AI to Paulson: A Jedi Must Have the Deepest Commitment

Hank… Hank… you’ve got to be kidding me. Its clear to you that buying illiquid mortgages “is not the most effective” way to use the TARP. Seriously. Can some one please let Secretary Paulson know that mortgages are, in fact, the crux of the problem. Why do we have a problem with banks lending to each other? Because no one trusts anyone else’s balance sheet. Because the mark-to-market price of mortgage assets just keeps falling.

Let’s talk about the reality here. This doesn’t represent a shift in strategy by Paulson. Banks have forced his hand.

There was whispers for a week or two that banks didn’t want to participate in the TARP asset purchases. As individuals, they can’t see the incentive. Its a classic free-rider problem. All banks would benefit if all banks participated, but each bank looking at its own situation individually isn’t incented. Or more accurately, it isn’t clear whether a bank would benefit individually or not, and given all the strings attached to participation in the TARP, banks are passing.

So where does this leave us? Worse. Undoubtedly worse.

We’ll still get through this, but now you have to figure that home prices will bottom well in advance of the general economy. Why? Consider a possible progression:

1) Home prices bottom. Put whatever time frame on this that you’d like. I actually think it could happen sooner than many expect, but I digress.

2) Home lending is relatively robust for borrowers with good credit (It must be, or home prices wouldn’t have bottomed!), but this is solely because the GSEs are there to securitize these loans. If the government is actively supporting the ABS markets, then credit card, auto and student lending markets will be performing OK as well.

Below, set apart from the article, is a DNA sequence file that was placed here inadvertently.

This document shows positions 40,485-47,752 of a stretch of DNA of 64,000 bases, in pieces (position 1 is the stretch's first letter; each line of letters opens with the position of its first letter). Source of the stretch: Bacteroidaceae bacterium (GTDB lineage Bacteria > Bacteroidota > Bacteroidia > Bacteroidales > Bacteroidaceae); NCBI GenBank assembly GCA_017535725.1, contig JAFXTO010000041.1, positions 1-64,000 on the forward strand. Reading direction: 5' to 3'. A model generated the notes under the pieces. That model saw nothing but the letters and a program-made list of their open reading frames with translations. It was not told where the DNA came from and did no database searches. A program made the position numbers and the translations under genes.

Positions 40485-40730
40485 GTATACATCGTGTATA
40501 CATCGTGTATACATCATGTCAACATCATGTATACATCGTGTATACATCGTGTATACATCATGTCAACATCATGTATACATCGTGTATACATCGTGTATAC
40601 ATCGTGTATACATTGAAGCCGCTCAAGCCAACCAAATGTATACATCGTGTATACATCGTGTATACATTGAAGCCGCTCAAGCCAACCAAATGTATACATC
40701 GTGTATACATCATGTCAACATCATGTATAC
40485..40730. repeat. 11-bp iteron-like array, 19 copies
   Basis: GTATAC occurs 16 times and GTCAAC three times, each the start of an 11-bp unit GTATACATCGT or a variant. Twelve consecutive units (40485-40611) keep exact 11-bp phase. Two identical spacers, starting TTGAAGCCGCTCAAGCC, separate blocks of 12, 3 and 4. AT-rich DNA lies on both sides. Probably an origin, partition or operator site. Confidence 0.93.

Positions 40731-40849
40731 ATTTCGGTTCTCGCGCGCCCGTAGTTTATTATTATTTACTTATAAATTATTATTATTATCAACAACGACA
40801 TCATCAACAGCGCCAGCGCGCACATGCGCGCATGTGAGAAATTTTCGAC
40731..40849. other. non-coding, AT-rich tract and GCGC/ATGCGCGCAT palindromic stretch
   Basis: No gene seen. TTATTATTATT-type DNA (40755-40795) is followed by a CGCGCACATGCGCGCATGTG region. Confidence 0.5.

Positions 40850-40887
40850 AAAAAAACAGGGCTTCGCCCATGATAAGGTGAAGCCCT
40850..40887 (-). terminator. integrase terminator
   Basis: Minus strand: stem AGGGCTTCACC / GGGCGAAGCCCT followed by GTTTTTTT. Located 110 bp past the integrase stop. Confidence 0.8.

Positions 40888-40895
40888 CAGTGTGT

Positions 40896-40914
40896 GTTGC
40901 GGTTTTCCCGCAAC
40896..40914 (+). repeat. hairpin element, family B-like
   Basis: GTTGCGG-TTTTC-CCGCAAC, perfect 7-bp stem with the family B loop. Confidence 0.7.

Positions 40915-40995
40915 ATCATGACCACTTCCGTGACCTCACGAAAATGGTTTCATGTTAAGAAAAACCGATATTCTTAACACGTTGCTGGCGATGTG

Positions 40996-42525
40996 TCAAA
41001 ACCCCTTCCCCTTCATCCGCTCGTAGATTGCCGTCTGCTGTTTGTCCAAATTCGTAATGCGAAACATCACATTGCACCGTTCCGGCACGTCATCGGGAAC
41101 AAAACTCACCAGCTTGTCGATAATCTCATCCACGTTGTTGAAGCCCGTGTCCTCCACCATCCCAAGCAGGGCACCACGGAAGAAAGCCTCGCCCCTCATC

3) But actual bank capital will remain challenged. By the time home prices bottom, banks will have taken more losses on foreclosures and commercial loans. And beyond the TARP, most banks will not have been able to raise significant outside equity capital.

4) So commercial lending will become very rare indeed until such time as banks have rebuilt their capital base. Therefore new business formation, acquisitions, capital projects, all will become difficult if not impossible.

What kind of economy does that leave us with? A long recession that’s what. Recessions are caused by misallocated economic resources. Some businesses need to downsize or be eliminated, and those resources need to be allocated elsewhere. The recession is the pain that occurs in between.

But resource reallocation takes capital. And if banks won’t lend, its going to take a long time indeed for that reallocation to occur.

Disclaimer: This page contains affiliate links. If you choose to make a purchase after clicking a link, we may receive a commission at no additional cost to you. Thank you for your support!

About Accrued Interest 118 Articles

Accrued Interest provides unique, expert insight to developments in the U.S. bond market. It is written by an anonymous professional working in the field.

Accrued Interest

Be the first to comment

Leave a Reply

Your email address will not be published.


This site uses Akismet to reduce spam. Learn how your comment data is processed.